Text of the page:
Looks, not brains, likely to get you a job
GOOD looks, positive body language and a smart outfit are more likely to get you a job than educational qualifications, according to researchers.
People applying for jobs in hotels, shops and even banks are being employed and dismissed because of their looks rather than their brains as the pressure on the job market heats up.
Some employers are so interested in what a candidate looks and sounds like that they have approached schools to persuade them to teach the skills of self-presentation.
A study by the Scottish Centre for Employment Research (SCER) revealed extraordinary examples of employees being chastised for their personal appearance, such as a man with a ponytail who was refused a part-time job in a bar because of his hairstyle, a check-out girl who was sent home to shave her legs "because it would put customers off", and a sales assistant was dismissed for becoming "too fat and ugly" while she was pregnant.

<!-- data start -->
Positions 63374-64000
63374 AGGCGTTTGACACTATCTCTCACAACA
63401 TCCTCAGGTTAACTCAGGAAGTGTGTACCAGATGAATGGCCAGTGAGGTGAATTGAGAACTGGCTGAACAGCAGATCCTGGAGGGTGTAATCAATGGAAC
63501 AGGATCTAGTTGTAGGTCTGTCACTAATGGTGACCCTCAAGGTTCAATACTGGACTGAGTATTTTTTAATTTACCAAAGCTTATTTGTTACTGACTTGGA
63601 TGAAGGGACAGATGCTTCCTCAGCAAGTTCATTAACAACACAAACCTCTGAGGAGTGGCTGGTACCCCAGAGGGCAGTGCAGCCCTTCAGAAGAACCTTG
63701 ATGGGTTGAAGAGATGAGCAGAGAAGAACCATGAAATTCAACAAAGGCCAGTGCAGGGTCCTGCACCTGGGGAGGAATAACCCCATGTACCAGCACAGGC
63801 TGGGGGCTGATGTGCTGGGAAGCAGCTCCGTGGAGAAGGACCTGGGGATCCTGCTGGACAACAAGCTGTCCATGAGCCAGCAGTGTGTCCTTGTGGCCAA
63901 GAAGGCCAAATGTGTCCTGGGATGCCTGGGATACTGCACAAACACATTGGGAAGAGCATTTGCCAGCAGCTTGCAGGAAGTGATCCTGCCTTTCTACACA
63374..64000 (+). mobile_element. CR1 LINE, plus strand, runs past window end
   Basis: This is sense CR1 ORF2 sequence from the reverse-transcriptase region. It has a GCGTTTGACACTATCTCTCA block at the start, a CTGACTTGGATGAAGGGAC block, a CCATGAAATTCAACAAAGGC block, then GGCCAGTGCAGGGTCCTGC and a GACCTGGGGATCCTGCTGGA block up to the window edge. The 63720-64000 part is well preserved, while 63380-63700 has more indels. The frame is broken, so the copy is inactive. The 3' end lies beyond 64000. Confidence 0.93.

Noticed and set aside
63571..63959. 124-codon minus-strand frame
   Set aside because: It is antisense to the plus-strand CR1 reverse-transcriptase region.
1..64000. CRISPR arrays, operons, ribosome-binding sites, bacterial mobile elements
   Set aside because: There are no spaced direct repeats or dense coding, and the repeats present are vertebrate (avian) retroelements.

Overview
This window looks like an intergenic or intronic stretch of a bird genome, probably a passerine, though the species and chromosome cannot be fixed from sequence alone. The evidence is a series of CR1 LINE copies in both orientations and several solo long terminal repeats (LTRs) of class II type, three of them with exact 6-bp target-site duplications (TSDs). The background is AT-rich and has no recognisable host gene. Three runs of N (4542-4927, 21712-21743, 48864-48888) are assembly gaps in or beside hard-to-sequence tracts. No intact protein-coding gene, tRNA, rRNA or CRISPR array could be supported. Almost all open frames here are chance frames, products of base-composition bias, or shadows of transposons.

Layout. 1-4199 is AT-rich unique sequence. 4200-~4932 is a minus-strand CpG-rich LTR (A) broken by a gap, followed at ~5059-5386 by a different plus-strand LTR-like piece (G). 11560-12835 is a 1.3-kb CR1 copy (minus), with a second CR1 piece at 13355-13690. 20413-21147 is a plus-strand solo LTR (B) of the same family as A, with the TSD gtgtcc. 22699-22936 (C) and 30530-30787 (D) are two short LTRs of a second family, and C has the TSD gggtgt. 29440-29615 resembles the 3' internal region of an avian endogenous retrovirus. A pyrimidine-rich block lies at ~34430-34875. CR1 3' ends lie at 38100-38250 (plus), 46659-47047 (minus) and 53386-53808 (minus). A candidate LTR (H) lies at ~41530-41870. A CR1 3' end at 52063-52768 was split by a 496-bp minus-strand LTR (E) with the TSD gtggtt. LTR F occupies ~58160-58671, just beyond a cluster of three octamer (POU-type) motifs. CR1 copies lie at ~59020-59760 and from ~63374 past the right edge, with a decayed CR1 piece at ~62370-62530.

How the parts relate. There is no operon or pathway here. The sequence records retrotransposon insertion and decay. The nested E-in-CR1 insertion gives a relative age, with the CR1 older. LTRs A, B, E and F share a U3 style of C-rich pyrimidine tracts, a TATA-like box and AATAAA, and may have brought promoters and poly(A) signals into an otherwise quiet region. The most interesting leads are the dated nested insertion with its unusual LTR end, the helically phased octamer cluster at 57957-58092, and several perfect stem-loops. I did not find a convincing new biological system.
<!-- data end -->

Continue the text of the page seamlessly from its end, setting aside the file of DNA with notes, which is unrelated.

Christ Warhurst, co-director of the SCER, said: "Soft skills can be broken down into two categories: emotional labour – in other words people's ability to stay calm in a stressful situation such as with an angry customer and calm other people down; and aesthetic labour – which is about personal grooming.
"We found 98% of employers care about personal grooming and people skills whereas only 48% of them are concerned with educational qualifications."
He added that some companies had even asked schools to teach students skills such as politeness, positive body language and how to dress nicely to help them get a job.
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